Kenya could see a significant reduction in healthcare costs and improved efficiency by investing in digital technologies and data according to a new report by the World Bank.
According to the Digital-In-Health: Unlocking the Value for Everyone report by the lender, the country whose health budget in the current fiscal year amounts to Ksh 141.2 billion can realize up to 43pc in efficiency gains by investing in virtual interactions solutions, which include video visits with doctor/clinician, remote monitoring, and e-triage to determine healthcare needed by 2030.
“For instance, connected electronic health records and virtual interactions such as telemedicine can generate up to 15pc more efficiency gains and free resources to address the other needs of patients,” the lender states in the report.
Similarly, digitization of health information exchanges and electronic health records could see the country gain as much as 30pc in efficiency within seven years, while a 9pc efficiency gain is projected through investment in decision intelligence systems such as supply chain predictive systems or clinical decision support, or hospital digital twin systems.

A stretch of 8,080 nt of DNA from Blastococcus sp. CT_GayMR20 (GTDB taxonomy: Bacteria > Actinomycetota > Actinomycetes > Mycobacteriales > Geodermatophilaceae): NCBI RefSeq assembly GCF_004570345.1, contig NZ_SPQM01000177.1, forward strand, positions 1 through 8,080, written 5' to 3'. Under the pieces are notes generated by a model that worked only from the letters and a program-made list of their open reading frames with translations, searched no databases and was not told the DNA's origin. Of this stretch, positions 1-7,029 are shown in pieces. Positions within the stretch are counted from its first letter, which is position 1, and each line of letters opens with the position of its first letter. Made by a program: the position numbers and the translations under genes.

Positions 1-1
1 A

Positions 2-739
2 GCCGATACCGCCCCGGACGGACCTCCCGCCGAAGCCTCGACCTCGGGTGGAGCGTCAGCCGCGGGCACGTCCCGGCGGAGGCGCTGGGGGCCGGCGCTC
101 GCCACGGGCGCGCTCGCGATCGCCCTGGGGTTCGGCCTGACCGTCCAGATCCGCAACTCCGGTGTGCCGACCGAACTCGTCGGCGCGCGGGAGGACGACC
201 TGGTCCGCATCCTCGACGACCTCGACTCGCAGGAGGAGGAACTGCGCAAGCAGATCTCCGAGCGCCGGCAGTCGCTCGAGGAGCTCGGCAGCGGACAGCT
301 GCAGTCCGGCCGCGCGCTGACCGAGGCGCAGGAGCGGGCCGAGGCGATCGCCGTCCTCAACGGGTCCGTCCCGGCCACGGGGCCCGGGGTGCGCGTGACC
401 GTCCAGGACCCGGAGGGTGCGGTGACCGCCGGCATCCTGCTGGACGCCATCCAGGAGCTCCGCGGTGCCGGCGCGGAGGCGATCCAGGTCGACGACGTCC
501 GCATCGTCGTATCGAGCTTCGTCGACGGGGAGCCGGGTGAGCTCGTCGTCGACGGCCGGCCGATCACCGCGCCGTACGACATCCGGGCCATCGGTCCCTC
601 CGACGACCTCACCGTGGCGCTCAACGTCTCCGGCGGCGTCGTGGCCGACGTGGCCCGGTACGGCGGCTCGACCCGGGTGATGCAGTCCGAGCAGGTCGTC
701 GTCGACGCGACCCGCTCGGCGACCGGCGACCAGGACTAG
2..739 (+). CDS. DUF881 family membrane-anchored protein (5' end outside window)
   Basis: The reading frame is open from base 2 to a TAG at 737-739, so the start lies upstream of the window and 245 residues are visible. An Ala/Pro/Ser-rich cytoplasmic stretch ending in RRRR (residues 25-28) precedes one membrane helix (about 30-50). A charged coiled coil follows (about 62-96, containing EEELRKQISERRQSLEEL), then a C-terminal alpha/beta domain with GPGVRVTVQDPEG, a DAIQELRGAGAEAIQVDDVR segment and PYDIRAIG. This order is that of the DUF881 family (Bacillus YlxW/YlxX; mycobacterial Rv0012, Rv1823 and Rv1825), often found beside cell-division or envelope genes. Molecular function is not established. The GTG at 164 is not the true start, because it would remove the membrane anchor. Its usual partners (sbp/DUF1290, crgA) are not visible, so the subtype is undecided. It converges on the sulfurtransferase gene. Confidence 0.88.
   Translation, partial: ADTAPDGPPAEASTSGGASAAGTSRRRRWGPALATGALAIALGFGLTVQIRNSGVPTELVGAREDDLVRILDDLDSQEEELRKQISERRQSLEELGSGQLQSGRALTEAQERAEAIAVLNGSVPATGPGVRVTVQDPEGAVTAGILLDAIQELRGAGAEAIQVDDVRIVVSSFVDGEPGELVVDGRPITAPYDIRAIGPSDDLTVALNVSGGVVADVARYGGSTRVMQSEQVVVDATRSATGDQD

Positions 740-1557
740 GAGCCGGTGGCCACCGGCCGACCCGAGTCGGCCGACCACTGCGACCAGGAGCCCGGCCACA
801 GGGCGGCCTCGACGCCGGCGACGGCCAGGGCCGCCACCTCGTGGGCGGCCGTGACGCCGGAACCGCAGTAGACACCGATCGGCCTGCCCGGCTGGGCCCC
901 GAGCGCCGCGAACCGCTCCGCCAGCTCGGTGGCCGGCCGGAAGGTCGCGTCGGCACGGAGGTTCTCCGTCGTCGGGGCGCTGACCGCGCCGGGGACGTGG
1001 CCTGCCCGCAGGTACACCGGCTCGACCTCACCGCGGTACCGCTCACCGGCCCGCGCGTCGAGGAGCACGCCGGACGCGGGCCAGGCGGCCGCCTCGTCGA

“Designed with people at the center, digital technology can make health services more personal, prevent healthcare costs from increasing, reduce differences in care, and make the job easier for those who provide health services,” said Mamta Murthi, Vice President for Human Development, World Bank.
Additionally, investing in workflow optimization and simplification solutions and Patient-focused interventions, including patient self-care and patient self-service such as appointment scheduling could see 10pc and 8pc efficiency gains respectively.
According to the World Bank, digital technology can strengthen health systems, improve health financing and public health, and increase reach to underserved populations.